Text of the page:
Starvation and Aging in Operating Systems
Prerequisites : Priority Scheduling
We have already discussed about the priority scheduling in this post. It is one of the most common scheduling algorithms in batch systems. Each process is assigned a priority. Process with the highest priority is to be executed first and so on.
In this post we will discuss a major problem related to priority scheduling and it’s solution.
Starvation or indefinite blocking is phenomenon associated with the Priority scheduling algorithms, in which a process ready to run for CPU can wait indefinitely because of low priority. In heavily loaded computer system, a steady stream of higher-priority processes can prevent a low-priority process from ever getting the CPU.
There has been rumors that in 1967 Priority Scheduling was used in IBM 7094 at MIT , and they found a low-priority process that had not been submitted till 1973.
As we see in the above example process having higher priority than other processes getting CPU earlier. We can think of a scenario in which only one process is having very low-priority (for example 127) and we are giving other process with high-priority, this can lead indefinitely waiting for the process for CPU which is having low-priority, this leads to Starvation. Further we have also discuss about the solution of starvation.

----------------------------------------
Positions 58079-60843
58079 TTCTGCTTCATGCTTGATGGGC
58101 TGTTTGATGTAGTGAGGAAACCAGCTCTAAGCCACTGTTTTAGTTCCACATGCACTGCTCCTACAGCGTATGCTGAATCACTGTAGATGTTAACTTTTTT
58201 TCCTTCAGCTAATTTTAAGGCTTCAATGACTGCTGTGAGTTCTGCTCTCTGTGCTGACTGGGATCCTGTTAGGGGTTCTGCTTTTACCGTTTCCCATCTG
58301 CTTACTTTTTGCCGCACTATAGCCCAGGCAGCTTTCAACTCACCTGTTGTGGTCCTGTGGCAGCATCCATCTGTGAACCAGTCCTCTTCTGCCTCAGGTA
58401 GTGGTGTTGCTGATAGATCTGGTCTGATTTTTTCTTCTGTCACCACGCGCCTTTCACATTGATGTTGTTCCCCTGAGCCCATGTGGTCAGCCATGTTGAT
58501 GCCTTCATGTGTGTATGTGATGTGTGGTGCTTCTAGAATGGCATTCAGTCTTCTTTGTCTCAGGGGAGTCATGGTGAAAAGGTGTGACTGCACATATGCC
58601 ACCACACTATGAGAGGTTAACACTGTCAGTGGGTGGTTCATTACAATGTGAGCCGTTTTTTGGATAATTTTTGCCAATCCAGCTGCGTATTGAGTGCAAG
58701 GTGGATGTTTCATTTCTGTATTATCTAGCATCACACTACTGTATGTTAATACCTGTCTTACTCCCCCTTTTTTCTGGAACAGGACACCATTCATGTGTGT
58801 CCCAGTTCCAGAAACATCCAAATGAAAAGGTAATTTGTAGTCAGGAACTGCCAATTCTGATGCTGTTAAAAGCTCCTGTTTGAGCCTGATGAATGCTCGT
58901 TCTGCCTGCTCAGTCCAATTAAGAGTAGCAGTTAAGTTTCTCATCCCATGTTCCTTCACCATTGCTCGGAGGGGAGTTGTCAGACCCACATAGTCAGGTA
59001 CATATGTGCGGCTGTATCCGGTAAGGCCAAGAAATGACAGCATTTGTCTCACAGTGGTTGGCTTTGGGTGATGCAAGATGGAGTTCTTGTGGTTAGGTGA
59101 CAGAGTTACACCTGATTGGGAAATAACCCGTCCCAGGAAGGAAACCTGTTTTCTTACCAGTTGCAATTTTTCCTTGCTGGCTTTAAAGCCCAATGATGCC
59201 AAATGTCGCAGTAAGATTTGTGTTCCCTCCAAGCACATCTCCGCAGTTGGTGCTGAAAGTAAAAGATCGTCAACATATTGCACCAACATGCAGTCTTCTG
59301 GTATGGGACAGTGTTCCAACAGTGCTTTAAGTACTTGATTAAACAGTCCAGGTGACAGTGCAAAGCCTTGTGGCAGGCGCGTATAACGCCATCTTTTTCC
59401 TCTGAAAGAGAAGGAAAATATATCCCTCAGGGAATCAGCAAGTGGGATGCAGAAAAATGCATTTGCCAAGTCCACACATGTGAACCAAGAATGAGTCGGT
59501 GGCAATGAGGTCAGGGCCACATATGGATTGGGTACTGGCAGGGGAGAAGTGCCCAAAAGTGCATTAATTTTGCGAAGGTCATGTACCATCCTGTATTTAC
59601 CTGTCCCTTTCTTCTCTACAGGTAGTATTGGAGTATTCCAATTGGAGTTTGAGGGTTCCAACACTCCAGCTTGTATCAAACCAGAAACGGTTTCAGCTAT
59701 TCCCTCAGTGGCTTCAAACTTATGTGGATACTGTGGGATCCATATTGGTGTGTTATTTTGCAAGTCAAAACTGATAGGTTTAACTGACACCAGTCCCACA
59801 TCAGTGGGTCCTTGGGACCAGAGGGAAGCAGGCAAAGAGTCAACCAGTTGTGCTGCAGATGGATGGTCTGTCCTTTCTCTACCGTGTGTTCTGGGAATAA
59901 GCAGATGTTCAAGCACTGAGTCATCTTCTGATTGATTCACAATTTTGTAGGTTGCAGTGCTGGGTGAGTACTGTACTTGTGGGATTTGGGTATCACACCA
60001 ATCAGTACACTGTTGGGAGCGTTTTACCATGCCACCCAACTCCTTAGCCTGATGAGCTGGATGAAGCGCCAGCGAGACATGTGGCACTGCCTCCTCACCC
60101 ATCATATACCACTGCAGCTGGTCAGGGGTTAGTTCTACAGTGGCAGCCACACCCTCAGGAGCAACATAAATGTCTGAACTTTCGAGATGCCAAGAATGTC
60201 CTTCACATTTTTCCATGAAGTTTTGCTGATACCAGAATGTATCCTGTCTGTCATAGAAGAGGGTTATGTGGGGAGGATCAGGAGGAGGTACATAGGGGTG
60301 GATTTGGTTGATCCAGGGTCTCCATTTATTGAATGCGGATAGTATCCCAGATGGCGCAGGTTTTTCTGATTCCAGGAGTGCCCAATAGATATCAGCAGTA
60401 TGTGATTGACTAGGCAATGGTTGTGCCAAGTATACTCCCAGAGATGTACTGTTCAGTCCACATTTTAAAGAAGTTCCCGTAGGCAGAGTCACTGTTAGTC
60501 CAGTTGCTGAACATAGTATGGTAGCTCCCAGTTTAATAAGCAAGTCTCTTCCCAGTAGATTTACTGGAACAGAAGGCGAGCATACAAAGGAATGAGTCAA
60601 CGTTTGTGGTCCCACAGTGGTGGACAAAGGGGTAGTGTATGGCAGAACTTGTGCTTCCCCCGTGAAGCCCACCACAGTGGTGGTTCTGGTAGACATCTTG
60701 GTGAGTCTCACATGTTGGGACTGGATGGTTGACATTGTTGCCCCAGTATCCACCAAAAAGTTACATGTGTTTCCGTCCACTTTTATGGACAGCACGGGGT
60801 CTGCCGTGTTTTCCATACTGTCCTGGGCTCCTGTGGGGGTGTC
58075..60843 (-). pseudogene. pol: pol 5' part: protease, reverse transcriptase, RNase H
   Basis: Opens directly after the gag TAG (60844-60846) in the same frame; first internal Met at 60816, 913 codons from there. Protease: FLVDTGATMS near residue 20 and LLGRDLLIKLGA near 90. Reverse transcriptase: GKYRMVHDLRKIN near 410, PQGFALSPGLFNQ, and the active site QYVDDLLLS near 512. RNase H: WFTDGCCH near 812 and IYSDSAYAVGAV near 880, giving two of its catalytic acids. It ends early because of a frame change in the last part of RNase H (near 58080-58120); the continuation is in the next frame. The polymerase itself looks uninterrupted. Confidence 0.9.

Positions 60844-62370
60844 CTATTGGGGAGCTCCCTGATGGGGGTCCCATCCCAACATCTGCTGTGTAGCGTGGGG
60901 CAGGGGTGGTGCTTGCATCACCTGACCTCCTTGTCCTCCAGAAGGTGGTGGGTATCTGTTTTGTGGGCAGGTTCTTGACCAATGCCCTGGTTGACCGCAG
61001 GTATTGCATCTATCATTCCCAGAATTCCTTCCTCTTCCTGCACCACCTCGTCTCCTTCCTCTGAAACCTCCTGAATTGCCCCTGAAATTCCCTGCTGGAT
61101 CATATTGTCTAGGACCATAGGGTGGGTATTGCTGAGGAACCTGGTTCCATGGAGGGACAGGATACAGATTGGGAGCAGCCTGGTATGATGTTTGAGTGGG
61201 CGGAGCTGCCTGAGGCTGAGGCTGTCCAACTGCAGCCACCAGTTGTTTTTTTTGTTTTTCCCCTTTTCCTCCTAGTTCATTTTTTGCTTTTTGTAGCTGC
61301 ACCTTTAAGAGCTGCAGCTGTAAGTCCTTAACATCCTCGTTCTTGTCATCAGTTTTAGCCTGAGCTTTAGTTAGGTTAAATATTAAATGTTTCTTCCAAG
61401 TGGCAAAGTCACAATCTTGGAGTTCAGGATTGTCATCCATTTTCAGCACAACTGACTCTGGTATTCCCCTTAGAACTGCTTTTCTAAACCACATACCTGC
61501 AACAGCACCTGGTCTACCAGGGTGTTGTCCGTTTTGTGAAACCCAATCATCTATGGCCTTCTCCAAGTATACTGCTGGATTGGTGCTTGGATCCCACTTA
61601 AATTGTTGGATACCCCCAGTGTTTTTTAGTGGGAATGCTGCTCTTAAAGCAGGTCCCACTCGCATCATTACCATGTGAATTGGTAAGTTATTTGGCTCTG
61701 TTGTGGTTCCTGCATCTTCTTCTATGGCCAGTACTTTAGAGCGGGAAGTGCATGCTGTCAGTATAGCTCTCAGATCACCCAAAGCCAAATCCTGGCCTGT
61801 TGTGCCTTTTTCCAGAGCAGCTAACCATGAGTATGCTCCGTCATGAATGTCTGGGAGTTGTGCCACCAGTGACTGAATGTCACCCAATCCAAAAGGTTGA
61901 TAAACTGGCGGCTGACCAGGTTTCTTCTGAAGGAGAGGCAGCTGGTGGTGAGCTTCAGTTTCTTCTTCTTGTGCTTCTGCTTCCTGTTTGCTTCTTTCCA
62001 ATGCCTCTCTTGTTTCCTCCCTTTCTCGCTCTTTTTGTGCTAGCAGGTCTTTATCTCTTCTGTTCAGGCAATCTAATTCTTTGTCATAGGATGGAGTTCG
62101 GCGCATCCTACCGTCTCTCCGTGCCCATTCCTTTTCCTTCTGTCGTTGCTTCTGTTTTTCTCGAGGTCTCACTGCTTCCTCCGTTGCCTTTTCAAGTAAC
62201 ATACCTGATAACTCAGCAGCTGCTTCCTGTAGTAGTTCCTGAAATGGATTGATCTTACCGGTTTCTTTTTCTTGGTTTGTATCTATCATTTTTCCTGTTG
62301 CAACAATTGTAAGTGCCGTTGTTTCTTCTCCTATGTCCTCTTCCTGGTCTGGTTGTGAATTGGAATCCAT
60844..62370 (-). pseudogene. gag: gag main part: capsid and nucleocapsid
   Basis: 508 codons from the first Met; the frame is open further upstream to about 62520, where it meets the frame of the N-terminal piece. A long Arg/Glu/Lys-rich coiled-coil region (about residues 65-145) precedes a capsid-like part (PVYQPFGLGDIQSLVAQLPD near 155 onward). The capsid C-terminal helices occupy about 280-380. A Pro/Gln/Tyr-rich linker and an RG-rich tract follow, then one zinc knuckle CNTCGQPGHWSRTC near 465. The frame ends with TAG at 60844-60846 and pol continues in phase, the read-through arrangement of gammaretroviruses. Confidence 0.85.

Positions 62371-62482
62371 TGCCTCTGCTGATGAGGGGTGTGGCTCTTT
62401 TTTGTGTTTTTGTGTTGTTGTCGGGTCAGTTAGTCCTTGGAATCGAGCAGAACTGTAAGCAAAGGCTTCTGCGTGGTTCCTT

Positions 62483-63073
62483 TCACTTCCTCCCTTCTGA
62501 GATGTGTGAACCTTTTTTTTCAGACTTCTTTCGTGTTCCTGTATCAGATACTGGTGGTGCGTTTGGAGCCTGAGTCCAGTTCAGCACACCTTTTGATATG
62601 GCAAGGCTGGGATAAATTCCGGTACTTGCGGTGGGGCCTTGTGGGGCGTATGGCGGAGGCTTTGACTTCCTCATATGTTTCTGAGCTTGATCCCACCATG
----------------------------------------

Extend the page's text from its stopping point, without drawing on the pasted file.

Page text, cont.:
Differences between Deadlock and Starvation in OS :
- Deadlock occurs when none of the processes in the set is able to move ahead due to occupancy of the required resources by some other process as shown in the figure below, on the other hand Starvation occurs when a process waits for an indefinite period of time to get the resource it requires.
- Other name of deadlock is Circular Waiting. Other name of starvation is Lived lock.
- When deadlock occurs no process can make progress, while in starvation apart from the victim process other processes can progress or proceed.
Solution to Starvation : Aging
Aging is a technique of gradually increasing the priority of processes that wait in the system for a long time.For example, if priority range from 127(low) to 0(high), we could increase the priority of a waiting process by 1 Every 15 minutes. Eventually even a process with an initial priority of 127 would take no more than 32 hours for priority 127 process to age to a priority-0 process.
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